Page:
The Finishing Stroke (Ellery Queen)

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36a_stroke_smallFor a treat, after I finished reading The Downtown Jews, I read an Ellery Queen mystery.  Hadn’t done that in years; Martin and I always loved them and agree that the early ones, though fiendishly — relentlessly — smart, are nowhere near as interesting as the later stories, where Ellery is a more thoughtful, more merciful, character, less interested in being right than in just knowing — sometimes to his regret.  Ten Days’ Wonder, The Player on the Other Side, And on the Eighth Day, and Double Double are among the darker, deeper stories of this period; so too is The Finishing Stroke, which I just learned (here: http://neptune.spaceports.com/~queen/index.html) was likely intended as the last Ellery Queen mystery by creators and coauthors Frederic Dannay and Manfred Lee.  I read them all years and years ago; but the wonderful thing is that now I can’t remember what I read yesterday, let alone 30 years ago, so these are all there for me to enjoy anew.

This was a fun read, a quick read, a delicious read, the kind of read where you can’t wait til bedtime because you can read and read and read. And then you’re sorry you’re sailing through so quickly because it will be over all the sooner, and you’ll be back to a book that — even if interesting or uplifting or unusual or thought provoking — doesn’t give you the fevered rush of the Truly Good Read.

This, for me, was a Truly Good Read. And as I read, I tried to figure out why it was. One element is the characters. They are, none of them, particularly believable, including, for example, a bitter Schoenberg-influenced Italian composer and a matronly Ouija enthusiast. The supporting characters are generally one-dimensional: Lieutenant Luria is peevish, Valentina Warren is vampish, Olivette Brown is foolish, and so on. The lead characters display a wide-ranging collection of knowledge, interests, and talents that can indicate complexity, but really just makes them enigmatic. This is particularly true of Ellery Queen. Like so many icons — Mickey Mouse comes to mind — his very ubiquity makes him familiar, but when you try to analyze him, to pin down his character, you realize that you are seeing — reflecting — your own values, attitudes, and opinions in — and on — him. What all the characters share, however, is recognizability. A few traits are sketched in, and the reader willingly fills in the rest from the cues given. Which of course allows the mystery writer free rein, because the reader is busy making frequently unconscious assumptions based on what he or she thinks the character can or would do. You accept the characters more or less at face value, and rocket along in the reading.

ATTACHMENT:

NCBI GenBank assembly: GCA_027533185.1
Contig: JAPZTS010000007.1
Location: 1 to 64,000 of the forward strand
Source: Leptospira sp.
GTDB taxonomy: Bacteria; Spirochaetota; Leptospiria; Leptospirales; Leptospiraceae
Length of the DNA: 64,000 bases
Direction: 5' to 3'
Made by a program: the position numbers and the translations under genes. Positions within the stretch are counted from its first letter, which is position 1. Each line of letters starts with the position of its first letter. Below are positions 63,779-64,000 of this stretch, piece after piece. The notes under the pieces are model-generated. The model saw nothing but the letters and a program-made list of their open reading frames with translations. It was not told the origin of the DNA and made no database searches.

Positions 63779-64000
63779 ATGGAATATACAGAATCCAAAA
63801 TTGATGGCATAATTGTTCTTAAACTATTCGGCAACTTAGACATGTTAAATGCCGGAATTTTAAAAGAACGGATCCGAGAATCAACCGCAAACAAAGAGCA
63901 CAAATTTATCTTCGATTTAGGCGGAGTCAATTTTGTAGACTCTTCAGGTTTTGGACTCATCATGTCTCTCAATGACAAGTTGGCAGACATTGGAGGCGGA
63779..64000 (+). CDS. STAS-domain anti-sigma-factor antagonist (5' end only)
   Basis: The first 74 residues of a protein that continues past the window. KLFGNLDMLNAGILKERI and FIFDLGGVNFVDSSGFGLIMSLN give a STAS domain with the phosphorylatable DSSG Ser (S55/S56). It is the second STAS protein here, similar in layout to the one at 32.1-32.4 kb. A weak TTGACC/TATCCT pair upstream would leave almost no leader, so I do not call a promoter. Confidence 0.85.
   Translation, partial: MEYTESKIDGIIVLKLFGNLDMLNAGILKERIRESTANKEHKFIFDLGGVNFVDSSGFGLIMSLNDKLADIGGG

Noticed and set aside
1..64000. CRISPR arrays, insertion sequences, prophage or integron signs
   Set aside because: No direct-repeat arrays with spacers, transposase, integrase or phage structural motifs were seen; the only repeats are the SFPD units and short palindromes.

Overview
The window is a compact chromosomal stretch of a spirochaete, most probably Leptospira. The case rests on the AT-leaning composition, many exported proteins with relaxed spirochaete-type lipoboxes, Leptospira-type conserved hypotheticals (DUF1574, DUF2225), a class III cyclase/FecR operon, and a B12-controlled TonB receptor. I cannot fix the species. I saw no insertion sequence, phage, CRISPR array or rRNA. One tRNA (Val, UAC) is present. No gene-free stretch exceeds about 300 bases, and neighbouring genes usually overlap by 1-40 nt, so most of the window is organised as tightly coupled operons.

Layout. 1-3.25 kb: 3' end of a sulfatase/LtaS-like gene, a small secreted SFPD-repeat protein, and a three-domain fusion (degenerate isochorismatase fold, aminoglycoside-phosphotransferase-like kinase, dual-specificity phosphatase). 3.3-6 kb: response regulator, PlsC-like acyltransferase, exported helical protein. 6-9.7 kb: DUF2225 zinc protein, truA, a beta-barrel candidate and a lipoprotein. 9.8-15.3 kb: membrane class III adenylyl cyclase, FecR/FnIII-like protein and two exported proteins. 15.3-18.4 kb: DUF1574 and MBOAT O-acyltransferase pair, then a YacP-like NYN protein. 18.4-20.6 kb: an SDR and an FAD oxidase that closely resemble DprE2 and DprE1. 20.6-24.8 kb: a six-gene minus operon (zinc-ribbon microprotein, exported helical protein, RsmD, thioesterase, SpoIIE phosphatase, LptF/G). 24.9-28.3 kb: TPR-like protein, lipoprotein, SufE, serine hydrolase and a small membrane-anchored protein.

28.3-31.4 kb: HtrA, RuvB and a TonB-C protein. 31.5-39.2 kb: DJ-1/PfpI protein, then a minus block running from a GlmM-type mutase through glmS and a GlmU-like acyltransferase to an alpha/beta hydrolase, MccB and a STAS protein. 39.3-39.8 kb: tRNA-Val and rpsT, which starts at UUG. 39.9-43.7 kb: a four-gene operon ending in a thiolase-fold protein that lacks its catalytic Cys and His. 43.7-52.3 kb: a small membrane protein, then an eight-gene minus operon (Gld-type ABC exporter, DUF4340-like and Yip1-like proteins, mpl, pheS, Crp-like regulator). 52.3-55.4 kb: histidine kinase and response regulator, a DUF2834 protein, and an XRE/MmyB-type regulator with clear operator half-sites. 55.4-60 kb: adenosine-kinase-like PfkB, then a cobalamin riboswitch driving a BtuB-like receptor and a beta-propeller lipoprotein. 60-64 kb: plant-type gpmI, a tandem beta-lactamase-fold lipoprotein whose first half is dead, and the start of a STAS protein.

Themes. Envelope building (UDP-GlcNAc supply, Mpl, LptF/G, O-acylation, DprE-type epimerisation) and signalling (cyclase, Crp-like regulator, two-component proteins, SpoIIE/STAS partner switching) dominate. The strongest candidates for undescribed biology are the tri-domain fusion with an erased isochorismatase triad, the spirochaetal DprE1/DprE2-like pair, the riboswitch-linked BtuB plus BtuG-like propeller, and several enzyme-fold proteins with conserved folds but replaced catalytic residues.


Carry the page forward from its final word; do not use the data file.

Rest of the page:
The setting is another element. This story is set north of New York City in Rye; because we were just there when we took Sarah to SUNY Purchase, it was fun to read about places we had been — albeit over a century later (the story opens in 1905). Ellery had lived in the Village with the book’s protagonist in the ’20s; that was fun too, trying to visualize Ellery at Bleecker and MacDougal. The author (Ellery Queen books are too smoothly written to ever feel comfortable attributing them to two authors, Dannay and Lee) handles the setting as he does the characters, sketching quickly and with assurance, confident you’ll know what and where he means. And you do. An elegant drawing room; a disordered kitchen; an incongruous summerhouse in the dead of winter. You don’t need much more for your imagination to race on. Moreover, the story is primarily set in 1929, and, because Ellery solves the murder 27 years later, when he, the protagonist, and Dannay and Lee are all 52 years old, the author is looking back reminiscently and has larded the descriptions and dialogues with the fulsome flavor and picuyune details of the era. During one  of the 12 days in which the 12 houseguests are essentially and increasingly grudgingly trapped in the mystery, “The older men maintained a desperate conversation–about Hemingway’s A Farewell to Arms…about the Senate committee’s investigation of the sugar lobby and the rumors of sensational revelations; about the modernist movement in art, led by Picasso…about the recently developed ethyl gasoline being advertised; about Pan-American’s overseas flights to the West Indies, Sir James Jeans’s contention in The Universe Around Us that ‘God is a mathematician; the universe was not created for human beings,’…the new IBM calculators…King George V’s illness.” Passages like that are irresistible in their smooth evocation and keen relish of — not times gone by, but — history. And there are sly references to that budding author, Rex Stout, and even to Ellery’s own notices for his debut Roman Hat mystery, published in 1929 (the mystery is very meta).